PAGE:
Although the petitioner felt that the available information is inconclusive, it was noted that eulachon may be composed of several smaller DPSs differentiable on the basis of differences in run timing, meristic, and genetic characteristics. Initial mitochondrial DNA genetic information (McLean et al., 1999) and elemental analysis of eulachon otoliths (Carolsfeld and Hay, 1998) suggested that eulachon did not exhibit genetic discreteness and represented a panmictic population throughout the species' range. Other biological data including the number of vertebrae, size at maturity, fecundity, river-specific spawning times, and population dynamics indicate that there is substantial local stock structure (Hart and McHugh, 1944; Hay and McCarter, 2000). These latter observations are consistent with the hypothesis that there is local adaptation and genetic differentiation among populations. Recent microsatellite genetic work (Beacham et al., 2005) appears to confirm the existence of significant differentiation among populations. Although the Fraser River, Columbia River mainstem, and the Cowlitz River spawning populations are genetically distinct from each other, they are more closely related to one another than to the more northerly British Columbia populations (Beacham et al., 2005).

After reviewing the information presented in the petition as well as other information readily available to us (i.e., currently within NMFS files), we conclude that the Cowlitz Indian Tribe's petition presents substantial scientific information indicating that eulachon may warrant delineation into one or more DPSs.

Information Regarding Eulachon Status and Threats

Although eulachon abundance exhibits considerable year-to-year variability, nearly all spawning runs from California to southeastern Alaska have declined in the past 20 years, especially since the mid 1990s (Hay and McCarter, 2000). Historically, the Columbia River has exhibited the largest returns of any spawning population throughout the species' range. The petitioner notes that from 1938 to 1992, the median commercial catch of eulachon in the Columbia River was approximately 1.9 million pounds (861,826 kg). From 1993 to 2006, the median catch had declined to approximately 43,000 pounds, representing a 97.7 percent reduction in catch from the prior period. Although there was an increasing trend in Columbia River eulachon catch from 2000-2003, recent catches are extremely low. The preliminary catch data for the 2008 Columbia River eulachon run suggest it may be the second lowest on record (i.e., since 1938) (WDFW, 2008). The petitioner also presents catch per unit effort and larval survey data (WDFW and ODFW, 2006) for the Columbia River and tributaries in Oregon and Washington that similarly reflect the depressed status of Columbia River eulachon during the 1990s, a relative increase during 2000 to 2004, and a decline back to low levels in recent years.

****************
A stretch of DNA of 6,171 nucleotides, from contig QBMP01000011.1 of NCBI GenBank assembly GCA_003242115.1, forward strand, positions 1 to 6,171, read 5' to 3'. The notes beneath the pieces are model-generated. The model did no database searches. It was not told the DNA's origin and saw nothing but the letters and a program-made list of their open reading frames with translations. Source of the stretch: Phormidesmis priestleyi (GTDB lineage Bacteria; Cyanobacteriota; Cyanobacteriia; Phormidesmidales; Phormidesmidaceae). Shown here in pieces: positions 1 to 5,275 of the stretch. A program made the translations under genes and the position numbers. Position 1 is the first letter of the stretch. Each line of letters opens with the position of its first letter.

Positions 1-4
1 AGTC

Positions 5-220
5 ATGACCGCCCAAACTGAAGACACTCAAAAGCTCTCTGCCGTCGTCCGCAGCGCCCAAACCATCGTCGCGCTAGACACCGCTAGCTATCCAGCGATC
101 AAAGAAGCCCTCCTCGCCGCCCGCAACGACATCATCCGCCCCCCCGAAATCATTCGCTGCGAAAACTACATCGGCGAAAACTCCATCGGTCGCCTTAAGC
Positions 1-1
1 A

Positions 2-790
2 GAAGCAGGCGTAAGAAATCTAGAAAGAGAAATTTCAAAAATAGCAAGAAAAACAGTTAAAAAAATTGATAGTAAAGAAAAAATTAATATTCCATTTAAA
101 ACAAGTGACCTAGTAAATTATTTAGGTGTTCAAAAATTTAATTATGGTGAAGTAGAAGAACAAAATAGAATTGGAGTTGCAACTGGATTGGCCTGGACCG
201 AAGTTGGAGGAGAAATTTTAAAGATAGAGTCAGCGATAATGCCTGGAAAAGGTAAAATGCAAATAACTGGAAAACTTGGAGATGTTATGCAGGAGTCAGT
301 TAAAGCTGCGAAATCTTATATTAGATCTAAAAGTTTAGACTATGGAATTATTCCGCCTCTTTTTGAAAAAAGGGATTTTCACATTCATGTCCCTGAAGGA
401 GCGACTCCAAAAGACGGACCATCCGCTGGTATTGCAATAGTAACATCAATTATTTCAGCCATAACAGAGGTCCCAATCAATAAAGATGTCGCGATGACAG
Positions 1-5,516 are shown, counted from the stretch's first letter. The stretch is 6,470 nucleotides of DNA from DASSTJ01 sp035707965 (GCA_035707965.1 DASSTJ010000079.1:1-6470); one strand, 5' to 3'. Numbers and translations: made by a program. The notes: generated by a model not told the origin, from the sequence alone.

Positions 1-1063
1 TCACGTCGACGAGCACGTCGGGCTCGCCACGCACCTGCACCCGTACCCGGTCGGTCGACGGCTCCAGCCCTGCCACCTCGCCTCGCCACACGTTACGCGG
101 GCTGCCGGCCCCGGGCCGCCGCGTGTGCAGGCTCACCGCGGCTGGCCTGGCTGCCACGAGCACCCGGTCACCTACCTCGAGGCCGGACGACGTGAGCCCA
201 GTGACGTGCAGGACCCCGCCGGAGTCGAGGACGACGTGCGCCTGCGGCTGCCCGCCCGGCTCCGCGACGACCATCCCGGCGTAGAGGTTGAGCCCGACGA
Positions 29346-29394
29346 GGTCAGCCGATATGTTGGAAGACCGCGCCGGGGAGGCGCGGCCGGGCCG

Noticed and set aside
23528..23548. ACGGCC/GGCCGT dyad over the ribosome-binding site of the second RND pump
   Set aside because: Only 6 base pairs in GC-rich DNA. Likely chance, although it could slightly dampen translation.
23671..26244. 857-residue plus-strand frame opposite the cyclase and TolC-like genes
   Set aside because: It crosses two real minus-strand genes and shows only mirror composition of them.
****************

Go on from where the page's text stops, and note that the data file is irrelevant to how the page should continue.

The petitioner also notes that eulachon returns in the Fraser River and other British Columbia rivers similarly suffered severe declines in the mid-1990s and, despite increased returns during 2001 to 2003, presently remain at very low levels (DFO, 2006). Egg and larval surveys conducted in the Fraser River since 1995 also demonstrate that, despite the implementation of fishing restrictions in British Columbia, the stock has not recovered from its mid-1990s collapse and remains at a very low level. An offshore index of Fraser and Columbia River eulachon biomass, calculated from eulachon bycatch in the shrimp trawl fishery off the west coast of Vancouver Island, illustrates highly variable biomass over the time series since 1973, but also reflects stock declines in the mid-1990s and in recent years (DFO, 2006). With respect to eulachon populations further south in the species' range, the petitioner notes that populations in the Klamath River, Mad River, Redwood Creek, and Sacramento River are likely extirpated or nearly so.

The petitioner describes a number of threats facing eulachon range-wide, and facing populations in U.S. rivers in particular. The petitioner organizes this information according to the five factors described in section 4(a)(1) of the ESA: (A) the present or threatened destruction, modification, or curtailment of its habitat or range; (B) overutilization for commercial, recreational, scientific, or educational purposes; (C) disease or predation; (D) the inadequacy of existing regulatory mechanisms; or (E) other natural or manmade factors affecting its continued existence. The following paragraph provides a brief summary of the information on threats presented in the petition.